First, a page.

Rhythm is intrinsic to all the arts. One of my favorite photographs is of three gulls flying overhead. Their wings are in the same position, their distance from each other is the same, the direction of their flight is the same. The picture is rhythmic, as are music and dance obviously, and also painting, sculpture. architecture, and poetry. The essence of rhythm is repetition that suggests forward movement. In poetry, metrical verse may be as repetitious as a metronome; free verse may be as various as speech or the wind. The quality of rhythm in prose is more subtle than in poetry, but surely it is there. A strictly observed line exists between prose and poetry. The repetition in meter and rhyme are outlawed in prose. Even alliteration is discouraged. Prose seems devoted more to the straight communication of thought; the indirectness of poetic effects distracts the reader. Still, writers of prose obviously pay attention to the effect of rhythm. They especially pay attention to repetition that is ineffective or inappropriate rhythm. Unless the context and their purpose call for it, they avoid jerky or dragging rhythm, jarring effects, monotonous or boring repetition. An important task in revising is removing distracting rhythm. (I should remove at least one of the "-ings" in that sentence.)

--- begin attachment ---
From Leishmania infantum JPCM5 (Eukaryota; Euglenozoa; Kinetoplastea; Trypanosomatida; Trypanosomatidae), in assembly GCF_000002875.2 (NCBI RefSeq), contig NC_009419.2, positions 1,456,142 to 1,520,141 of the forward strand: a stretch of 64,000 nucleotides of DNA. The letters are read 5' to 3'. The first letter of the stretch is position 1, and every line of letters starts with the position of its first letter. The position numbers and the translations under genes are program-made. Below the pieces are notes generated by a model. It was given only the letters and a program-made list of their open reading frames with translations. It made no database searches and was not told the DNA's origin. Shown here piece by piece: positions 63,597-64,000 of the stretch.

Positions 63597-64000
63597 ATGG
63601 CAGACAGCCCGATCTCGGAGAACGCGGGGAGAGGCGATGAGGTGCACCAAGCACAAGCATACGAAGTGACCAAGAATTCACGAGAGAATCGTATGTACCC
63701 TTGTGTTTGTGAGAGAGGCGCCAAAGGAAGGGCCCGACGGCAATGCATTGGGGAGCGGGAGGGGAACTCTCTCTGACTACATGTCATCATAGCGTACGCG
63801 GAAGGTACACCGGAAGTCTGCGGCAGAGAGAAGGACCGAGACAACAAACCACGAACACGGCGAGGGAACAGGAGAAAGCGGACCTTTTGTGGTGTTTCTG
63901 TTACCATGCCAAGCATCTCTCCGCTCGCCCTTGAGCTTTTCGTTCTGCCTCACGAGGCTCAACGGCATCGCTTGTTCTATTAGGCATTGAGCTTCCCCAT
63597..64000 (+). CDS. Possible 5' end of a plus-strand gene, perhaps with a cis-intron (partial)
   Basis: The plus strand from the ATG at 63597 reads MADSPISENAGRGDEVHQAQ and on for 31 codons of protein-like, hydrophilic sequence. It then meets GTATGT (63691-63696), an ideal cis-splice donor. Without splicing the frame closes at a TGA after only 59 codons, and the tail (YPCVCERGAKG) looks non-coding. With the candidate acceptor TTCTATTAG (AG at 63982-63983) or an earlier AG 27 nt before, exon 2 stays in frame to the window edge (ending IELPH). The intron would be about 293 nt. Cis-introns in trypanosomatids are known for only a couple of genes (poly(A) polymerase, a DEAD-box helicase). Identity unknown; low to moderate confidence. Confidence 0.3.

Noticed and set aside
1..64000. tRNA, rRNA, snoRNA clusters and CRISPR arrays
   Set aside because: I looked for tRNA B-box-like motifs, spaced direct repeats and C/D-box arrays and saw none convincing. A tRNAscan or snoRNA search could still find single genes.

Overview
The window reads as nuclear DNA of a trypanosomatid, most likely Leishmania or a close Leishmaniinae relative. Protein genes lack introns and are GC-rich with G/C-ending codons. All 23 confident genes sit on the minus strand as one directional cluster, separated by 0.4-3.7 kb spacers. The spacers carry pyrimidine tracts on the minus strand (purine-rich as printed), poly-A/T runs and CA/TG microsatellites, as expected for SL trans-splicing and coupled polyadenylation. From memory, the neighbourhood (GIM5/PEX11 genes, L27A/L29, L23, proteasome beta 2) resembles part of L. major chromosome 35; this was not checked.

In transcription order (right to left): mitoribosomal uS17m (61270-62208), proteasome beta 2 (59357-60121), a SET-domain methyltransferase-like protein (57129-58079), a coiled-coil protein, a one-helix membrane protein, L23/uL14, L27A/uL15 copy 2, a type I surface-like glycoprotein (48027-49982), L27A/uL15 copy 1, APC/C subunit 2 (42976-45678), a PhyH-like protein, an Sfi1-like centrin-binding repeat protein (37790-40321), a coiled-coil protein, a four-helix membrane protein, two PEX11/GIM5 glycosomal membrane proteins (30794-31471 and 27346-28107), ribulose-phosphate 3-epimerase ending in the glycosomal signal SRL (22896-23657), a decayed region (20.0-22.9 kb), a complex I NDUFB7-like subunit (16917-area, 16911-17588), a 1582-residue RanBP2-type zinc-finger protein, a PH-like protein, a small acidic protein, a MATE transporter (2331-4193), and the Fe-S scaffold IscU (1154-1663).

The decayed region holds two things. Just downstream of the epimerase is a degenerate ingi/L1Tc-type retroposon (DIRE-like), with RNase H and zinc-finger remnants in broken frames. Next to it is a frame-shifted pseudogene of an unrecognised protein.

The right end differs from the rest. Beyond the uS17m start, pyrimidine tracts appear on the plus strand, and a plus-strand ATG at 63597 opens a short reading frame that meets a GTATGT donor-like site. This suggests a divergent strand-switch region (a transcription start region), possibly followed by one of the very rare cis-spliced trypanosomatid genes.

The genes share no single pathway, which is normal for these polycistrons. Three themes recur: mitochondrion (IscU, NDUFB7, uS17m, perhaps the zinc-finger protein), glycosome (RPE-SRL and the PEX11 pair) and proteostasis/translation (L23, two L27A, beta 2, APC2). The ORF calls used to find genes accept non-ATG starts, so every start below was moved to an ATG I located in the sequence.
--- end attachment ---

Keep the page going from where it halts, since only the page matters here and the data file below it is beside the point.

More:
Not all the rhythmic effects in poetry and prose are derived through sound. Repetition of images, ideas, and even grammatical structures may be rhythmic. "Of the people, by the people, and for the people" repeats prepositional phrases together with the repeated words they convey. Had Lincoln repeated only the prepositions,"of, by, and for the people," the expression would not have become so classic. Does a silent reading of prose contain rhythm? I have already said that I hear the words I am writing; I hear its spoken rhythm. Do I perceive its visual/linguistic repetitions? If I am writing a series of phrases, for example, do I perceive their parallelism? Of course. Moreover, I sense that the series has movement--inherent in the sense of rhythm--a climax in the last phrase, that I have built toward. For example: "The sports he loved were golf, tennis, and intercollegiate football. " For its rhythmic effect, I put the heavy phrase last. I am not unique in this linguistic perception: "Life, liberty, and the pursuit of happiness." "Their lives, their fortunes, and their sacred honor. "

As we read, I'm sure we perceive the repetition of ideas and images. If a certain color or noise or emotion is repeated even in different words, we may sense rhythm. Even a summary paragraph at the end of a chapter or essay is a repetition that we may perceive as rhythmic. I suspect that the most important rhythmic effects in prose transcend the bounds of the single sentence. Any element that conveys movement, suspense and fulfillment, or logical or temporal progression may give the reader the sense that he has experienced rhythm--and beauty.

E-mail and comments to:   Arnold Nelson

Proceed to the next section or return to previous section.

Return to Table of Contents